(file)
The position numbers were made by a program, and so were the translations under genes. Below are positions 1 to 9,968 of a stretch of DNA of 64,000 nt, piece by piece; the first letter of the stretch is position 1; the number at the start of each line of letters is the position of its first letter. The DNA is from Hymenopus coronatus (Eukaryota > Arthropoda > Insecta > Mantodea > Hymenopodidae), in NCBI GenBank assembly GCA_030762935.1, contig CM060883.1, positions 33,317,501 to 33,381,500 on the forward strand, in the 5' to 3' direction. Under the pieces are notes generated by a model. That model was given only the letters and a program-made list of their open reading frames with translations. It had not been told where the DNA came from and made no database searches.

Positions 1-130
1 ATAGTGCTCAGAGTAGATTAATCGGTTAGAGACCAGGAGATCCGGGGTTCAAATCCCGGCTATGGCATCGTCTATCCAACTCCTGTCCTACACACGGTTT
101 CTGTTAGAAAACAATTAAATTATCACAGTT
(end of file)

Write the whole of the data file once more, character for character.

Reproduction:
The position numbers were made by a program, and so were the translations under genes. Below are positions 1 to 9,968 of a stretch of DNA of 64,000 nt, piece by piece; the first letter of the stretch is position 1; the number at the start of each line of letters is the position of its first letter. The DNA is from Hymenopus coronatus (Eukaryota > Arthropoda > Insecta > Mantodea > Hymenopodidae), in NCBI GenBank assembly GCA_030762935.1, contig CM060883.1, positions 33,317,501 to 33,381,500 on the forward strand, in the 5' to 3' direction. Under the pieces are notes generated by a model. That model was given only the letters and a program-made list of their open reading frames with translations. It had not been told where the DNA came from and made no database searches.

Positions 1-130
1 ATAGTGCTCAGAGTAGATTAATCGGTTAGAGACCAGGAGATCCGGGGTTCAAATCCCGGCTATGGCATCGTCTATCCAACTCCTGTCCTACACACGGTTT
101 CTGTTAGAAAACAATTAAATTATCACAGTT